Pacific Highway (Australia)
Template: Infobox several high-level roads / maintenance / AU -R
New South Wales / Victoria / South Australia
The Pacific Highway is a highway in the eastern part of the Australian state of New South Wales. It connects the Bradfield Highway and the Warringah Freeway at North Sydney with the Pacific Motorway and the Gold Coast Highway at Tweed Heads on the Queensland border. Together with the Pacific Motorway forms the road a 1025 km long link from Sydney and Brisbane along the east coast of Australia, which is part of the Australian National Highway 1.
The Pacific Highway begins in Sydney close to the north end of Sydney Harbour Bridge as a continuation of Bradfield Highway (Met -1), which leads over the bridge. The Pacific Highway runs in a northwesterly direction through the suburbs of Sydney until it turns north at Hornsby. He passed the national park north of the metropolis and in the result, the highway winds through several places to the Central Coast to Newcastle. Along this route runs parallel for several years the Sydney - Newcastle Freeway (M1 ), whereby the Pacific Highway and the inhabitants of the neighboring towns were relieved in this section strongly from through traffic.
At the height of Newcastle the New England Highway (N15 ) branches off into the interior. North of Newcastle, the Pacific Highway winds along the coast. Important places to be happening, Taree, Port Macquarie, Kempsey, Coffs Harbour, Grafton, Ballina and Murwillumbah before they are in Tweed Heads on the Queensland border, ends.
The last 100 km to Brisbane leads the Pacific Motorway (M1 ) the Pacific Highway continues. The old route along the coast is now called Gold Coast Highway (S2 )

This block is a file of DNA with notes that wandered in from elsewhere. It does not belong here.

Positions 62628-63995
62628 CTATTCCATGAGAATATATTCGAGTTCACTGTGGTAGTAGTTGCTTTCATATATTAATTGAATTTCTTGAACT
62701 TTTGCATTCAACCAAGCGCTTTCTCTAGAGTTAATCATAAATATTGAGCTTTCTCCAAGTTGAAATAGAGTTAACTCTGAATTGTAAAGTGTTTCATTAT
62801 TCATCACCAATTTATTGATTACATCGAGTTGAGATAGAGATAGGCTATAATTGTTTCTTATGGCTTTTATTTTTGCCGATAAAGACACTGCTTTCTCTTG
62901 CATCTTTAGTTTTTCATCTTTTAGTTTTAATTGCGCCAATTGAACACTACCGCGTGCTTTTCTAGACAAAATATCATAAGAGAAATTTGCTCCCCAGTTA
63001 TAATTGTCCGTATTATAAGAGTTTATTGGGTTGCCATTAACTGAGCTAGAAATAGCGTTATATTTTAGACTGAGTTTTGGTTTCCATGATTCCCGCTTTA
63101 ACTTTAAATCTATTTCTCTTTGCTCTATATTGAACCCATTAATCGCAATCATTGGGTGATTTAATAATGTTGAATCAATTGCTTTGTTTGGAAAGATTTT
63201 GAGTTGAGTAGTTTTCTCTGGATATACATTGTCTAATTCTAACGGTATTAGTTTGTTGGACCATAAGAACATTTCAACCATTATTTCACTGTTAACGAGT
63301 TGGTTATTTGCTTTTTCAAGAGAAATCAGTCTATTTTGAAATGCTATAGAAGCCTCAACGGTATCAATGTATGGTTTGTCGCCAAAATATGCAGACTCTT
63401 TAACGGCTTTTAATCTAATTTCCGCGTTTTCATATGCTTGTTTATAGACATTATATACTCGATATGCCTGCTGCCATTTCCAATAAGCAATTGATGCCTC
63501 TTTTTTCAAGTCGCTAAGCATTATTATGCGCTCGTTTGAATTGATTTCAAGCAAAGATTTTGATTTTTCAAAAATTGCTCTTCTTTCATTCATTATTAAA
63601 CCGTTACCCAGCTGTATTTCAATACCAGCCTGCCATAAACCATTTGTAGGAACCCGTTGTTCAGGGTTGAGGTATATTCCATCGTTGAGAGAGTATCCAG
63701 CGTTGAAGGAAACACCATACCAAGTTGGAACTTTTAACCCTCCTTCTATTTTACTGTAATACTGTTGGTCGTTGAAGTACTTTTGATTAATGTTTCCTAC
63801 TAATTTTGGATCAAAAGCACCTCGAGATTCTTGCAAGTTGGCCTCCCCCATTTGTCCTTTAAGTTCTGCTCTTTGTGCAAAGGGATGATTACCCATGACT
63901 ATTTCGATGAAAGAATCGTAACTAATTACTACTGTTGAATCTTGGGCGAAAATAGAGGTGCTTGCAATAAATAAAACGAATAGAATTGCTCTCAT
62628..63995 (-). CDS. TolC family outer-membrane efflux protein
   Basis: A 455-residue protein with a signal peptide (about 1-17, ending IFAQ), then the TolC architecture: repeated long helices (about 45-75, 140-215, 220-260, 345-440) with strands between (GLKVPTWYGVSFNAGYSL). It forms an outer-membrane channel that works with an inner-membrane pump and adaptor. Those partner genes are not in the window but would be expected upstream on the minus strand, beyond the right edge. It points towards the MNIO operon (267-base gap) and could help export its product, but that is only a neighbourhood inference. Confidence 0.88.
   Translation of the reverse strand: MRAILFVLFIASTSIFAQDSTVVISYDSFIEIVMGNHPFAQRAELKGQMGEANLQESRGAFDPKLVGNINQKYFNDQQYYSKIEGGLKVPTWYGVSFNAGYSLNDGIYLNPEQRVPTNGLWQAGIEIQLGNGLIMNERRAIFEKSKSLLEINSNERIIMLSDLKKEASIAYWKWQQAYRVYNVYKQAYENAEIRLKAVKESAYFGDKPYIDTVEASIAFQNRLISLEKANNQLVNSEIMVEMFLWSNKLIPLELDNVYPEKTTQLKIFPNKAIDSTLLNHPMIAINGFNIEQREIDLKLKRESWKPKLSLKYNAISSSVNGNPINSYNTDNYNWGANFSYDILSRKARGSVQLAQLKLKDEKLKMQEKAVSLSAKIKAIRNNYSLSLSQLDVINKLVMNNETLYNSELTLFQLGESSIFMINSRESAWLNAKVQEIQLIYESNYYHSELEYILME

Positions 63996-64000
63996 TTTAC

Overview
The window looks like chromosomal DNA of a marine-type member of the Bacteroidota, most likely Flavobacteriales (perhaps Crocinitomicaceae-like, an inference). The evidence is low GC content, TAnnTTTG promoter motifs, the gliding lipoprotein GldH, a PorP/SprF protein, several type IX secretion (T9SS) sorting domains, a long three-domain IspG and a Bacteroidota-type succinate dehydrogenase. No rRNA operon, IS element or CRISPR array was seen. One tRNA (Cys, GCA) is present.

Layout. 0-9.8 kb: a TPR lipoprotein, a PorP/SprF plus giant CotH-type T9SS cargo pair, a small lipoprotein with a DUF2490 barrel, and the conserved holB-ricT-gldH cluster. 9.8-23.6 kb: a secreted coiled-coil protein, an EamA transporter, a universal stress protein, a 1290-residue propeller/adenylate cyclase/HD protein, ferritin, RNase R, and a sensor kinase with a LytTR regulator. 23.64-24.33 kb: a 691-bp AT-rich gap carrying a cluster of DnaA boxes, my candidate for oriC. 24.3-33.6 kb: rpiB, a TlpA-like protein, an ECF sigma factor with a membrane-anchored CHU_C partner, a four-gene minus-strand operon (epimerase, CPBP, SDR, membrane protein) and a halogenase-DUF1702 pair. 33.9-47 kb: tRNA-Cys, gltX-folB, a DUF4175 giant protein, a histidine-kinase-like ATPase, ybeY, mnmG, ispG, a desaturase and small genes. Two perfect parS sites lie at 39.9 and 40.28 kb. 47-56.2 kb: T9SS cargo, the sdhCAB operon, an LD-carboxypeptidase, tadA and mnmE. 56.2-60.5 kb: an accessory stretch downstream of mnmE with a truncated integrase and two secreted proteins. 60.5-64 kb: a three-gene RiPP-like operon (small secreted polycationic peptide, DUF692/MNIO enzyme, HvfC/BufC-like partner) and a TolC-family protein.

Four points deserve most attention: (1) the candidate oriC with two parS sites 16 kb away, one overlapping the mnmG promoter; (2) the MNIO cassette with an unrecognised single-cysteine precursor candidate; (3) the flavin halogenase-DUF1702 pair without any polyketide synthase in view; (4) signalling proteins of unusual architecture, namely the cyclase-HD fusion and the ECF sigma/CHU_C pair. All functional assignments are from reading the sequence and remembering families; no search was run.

- Without a number of North Sydney to Lane Cove ( Sydney )
- Of Lane Cove ( Sydney ) to Wahroonga ( Sydney )
- Of Wahroonga ( Sydney ) to Blue Haven
- Blue Haven to Hexham
- Hexham to Tweed Heads
The Pacific Highway is considered one of the more dangerous routes in Australia, and each year there are many accidents with multiple victims. This is due to the history of this road link. Thus, the Pacific Highway was not until 1996 part of the Australian highway system, and thus very little money was spent on the maintenance of the road. To a development of the road to highway standard or even multi-lane roads was impossible until then.
Only since 1997 there has been an agreement between the Government of the State of New South Wales and the Federal government in the capital, Canberra, which ensures funding for the maintenance and development of roads. In Queensland, this was less problematic because sufficient funds were available by the development of the Gold Coast to the new Pacific Motorway can build.
In New South Wales there is progress and about half the distance of the highway was until 2010 also expanded into a four-lane road. For the further expansion there is a program with secured funding until 2016, plans for the partly six-lane expansion of the highway to the year 2025.
Steve Parish: Australian Touring Atlas. Steve Parish Publishing. Archerfield QLD 2007 ISBN. 978-1-74193-232-4. Pp. 22, 23, 25, 27, 29
- Road in New South Wales